Another First for the Covenant: Graduating Seniors

When Christie Trice spoke at a luncheon in 2004 as a freshman – where Bank of America’s charitable foundation announced a $900,000 gift to the Carolina Covenant – she explained that the Covenant was her future.

When she returned to the podium as a senior in March, at a gathering of Covenant students to announce an annual award to a senior in the program, Trice said, “The Covenant’s opened doors I didn’t anticipate.” She described the speech as “stuttering over words in hopes of saying something that will really leave a mark because I’m so thankful for the program.”

Trice told a story that’s been repeated often by the beneficiaries of Carolina’s breakthrough debt-free student financial aid program: families that couldn’t believe such a thing was possible; students who grabbed at a menu of extracurricular opportunities that grew throughout their four years.

The first Covenant Scholars are graduating in May – though the number getting their degrees is not yet known, 90.6 percent of the 223 who enrolled in 2004 still were hitting the books in fall 2007.

The Covenant offers students from families whose income is less than 200 percent of the federal poverty line a debt-free education by combining grants, scholarships and the federal work-study program. It has been emulated by some 40 other universities. By this fall, the program is expected to cover 10 percent of the undergraduate student body.

It is the brainchild of Associate Provost and Director of Scholarships and Student Aid Shirley A. Ort, who was the first in her family to go to college. Studies of the first class of Covenant Scholars are not complete, but Ort said that in the areas of mean cumulative grade point average, mean credit hours earned and end-of-term eligibility, this class has exceeded the measures of a group of low-income freshman from 2003.

The program was expanded steadily after the first year. Faculty and staff mentoring was beefed up with peer mentoring from continuing Covenant students. Seminars were set up for study habits and other academic support and career guidance. The University made sure the students were taking time for social events and gave them vouchers for arts programs.

Although the program operates on a principle of no loans, an exception was made to allow students to borrow anything they needed above the cost of a semester in Chapel Hill to participate in study abroad programs. Private donations came in earmarked for overseas study for Covenant students.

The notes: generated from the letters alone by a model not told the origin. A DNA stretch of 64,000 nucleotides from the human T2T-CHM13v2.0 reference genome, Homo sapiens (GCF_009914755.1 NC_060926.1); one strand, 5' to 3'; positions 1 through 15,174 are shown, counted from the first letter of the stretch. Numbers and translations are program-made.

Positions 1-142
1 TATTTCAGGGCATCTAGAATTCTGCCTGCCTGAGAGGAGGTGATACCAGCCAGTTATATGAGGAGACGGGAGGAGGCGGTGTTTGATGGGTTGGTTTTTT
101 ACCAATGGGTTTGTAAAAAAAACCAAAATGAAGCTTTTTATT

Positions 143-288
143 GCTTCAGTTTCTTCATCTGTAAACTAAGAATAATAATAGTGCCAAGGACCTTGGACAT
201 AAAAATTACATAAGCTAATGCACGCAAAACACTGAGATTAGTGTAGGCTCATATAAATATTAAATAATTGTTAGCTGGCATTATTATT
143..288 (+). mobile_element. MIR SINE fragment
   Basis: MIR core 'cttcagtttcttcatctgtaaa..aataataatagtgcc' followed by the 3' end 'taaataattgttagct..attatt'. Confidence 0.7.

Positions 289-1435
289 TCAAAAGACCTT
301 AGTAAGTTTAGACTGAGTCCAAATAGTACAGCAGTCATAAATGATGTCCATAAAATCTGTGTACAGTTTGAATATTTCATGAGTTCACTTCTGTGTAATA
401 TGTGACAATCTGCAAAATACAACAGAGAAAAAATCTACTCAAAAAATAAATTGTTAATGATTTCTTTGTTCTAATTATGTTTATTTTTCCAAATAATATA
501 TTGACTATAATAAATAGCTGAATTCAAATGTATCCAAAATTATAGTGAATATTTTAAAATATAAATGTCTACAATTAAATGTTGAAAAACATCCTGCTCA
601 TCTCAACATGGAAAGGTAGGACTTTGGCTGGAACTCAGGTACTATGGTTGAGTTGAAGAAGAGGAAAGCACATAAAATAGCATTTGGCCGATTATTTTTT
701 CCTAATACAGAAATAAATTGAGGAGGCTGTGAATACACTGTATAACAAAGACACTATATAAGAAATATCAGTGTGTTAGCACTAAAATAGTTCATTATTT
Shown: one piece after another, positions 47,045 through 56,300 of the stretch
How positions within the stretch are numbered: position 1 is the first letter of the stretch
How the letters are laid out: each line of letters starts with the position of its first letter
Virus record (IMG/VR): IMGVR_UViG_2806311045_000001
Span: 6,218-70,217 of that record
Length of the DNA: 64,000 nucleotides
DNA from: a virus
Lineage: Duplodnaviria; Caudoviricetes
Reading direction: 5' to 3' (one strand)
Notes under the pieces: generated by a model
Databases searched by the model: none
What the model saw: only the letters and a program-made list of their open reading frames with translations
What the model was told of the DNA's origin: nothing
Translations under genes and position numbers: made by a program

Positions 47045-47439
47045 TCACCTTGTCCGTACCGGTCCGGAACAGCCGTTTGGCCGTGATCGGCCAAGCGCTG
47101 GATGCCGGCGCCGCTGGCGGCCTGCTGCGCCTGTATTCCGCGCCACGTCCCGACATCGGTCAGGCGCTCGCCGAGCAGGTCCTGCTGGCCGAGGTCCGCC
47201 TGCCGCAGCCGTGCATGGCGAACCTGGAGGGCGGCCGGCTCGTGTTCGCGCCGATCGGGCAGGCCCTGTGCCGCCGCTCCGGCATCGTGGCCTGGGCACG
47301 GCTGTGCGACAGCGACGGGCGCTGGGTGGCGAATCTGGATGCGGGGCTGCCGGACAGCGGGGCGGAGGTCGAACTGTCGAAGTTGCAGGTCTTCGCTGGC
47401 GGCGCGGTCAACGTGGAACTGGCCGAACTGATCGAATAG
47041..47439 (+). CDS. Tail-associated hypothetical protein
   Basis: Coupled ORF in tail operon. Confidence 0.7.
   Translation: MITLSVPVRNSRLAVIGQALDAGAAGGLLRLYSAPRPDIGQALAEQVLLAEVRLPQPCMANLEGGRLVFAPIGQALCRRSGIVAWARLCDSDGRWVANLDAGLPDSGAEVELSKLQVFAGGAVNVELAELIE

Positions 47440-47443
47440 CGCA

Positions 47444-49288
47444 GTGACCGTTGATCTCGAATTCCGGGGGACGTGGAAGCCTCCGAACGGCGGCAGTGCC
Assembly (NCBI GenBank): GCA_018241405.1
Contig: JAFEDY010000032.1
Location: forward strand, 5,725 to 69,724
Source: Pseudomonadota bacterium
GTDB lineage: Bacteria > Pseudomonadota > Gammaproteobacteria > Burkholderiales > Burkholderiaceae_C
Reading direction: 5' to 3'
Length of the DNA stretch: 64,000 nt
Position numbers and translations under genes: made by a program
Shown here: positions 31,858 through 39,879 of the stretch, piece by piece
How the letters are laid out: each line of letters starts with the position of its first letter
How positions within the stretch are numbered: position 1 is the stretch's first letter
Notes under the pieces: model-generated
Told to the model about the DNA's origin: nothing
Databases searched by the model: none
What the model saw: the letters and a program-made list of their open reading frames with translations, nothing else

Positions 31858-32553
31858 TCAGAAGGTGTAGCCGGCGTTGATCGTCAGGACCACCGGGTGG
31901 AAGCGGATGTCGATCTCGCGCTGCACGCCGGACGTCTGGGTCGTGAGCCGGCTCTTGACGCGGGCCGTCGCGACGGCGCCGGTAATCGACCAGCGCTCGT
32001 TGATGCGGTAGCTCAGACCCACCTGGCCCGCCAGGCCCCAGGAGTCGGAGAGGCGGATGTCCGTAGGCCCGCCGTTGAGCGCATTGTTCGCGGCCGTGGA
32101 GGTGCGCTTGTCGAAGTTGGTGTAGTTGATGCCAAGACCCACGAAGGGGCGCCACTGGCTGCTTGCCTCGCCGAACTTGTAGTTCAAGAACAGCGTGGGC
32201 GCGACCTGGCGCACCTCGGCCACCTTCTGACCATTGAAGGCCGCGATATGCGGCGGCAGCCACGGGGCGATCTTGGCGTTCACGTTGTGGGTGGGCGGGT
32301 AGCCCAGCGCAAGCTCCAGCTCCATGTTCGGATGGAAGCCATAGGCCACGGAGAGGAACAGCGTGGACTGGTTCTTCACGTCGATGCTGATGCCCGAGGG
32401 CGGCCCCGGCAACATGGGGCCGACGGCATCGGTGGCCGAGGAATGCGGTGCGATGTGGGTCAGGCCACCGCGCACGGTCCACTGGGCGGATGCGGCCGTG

The University decided to establish a permanent endowment for the Covenant, for which it raised $10 million privately. The endowment will shore up the program against changing North Carolina demographics that are expected to create an even greater need for it.

Trice, whose mom is a single parent with two college-bound children, likely would not be completing her psychology and history double major without the Covenant. “My family contribution potential was not there,” she said. Since high school she’d wanted to go to Carolina, and her high school peers in Charlotte and a boyfriend who attended UNC got her excited about it. But the realities of paying for four years were a huge burden and stress factor. Then she got the Covenant letter.

“We thought we were reading it wrong, we were just ecstatic, we just hit the floor, there were tears,” she said. “With the Covenant, all the worries were erased, and that was just a miracle,” she added. “And after that, everything fell into place.”

The Covenant linked her with a job at SunTrust Bank, working as a community development assistant. It also gave her the opportunity to study abroad in Singapore, and she traveled to Malaysia, Thailand, Vietnam, Cambodia and Australia. The program was covered as an exchange, so Trice did not have to worry about the cost, and she was able to pay for her travel expenses because she had been working.

And finally – the icing on the cake – the Covenant gave her the courage to apply to law school, and to apply for loans. If she were knee-deep in loans after four years, she would not have jumped into a graduate program, she said. “I know I’m ready to start out on a clean slate and take out some of those loans, which is priceless,” she said. “The Covenant’s a phenomenal program.”

Related coverage is available online

  • Apply Yourself: Carolina extends its reach to students whose families can’t help much with the push toward college or the intricacies of the admissions process.
    From the March/April 2008 issue of the Carolina Alumni Review, available online to Carolina Alumni members.
  • An Unbinding Agreement: Where there’s a will inspired by a scholarships director’s own experience, there’s a way to open the University to more students by making money less of an issue. The Carolina Covenant is being watched nationwide.
    From the March/April 2006 issue of the Carolina Alumni Review, available online to Carolina Alumni members.

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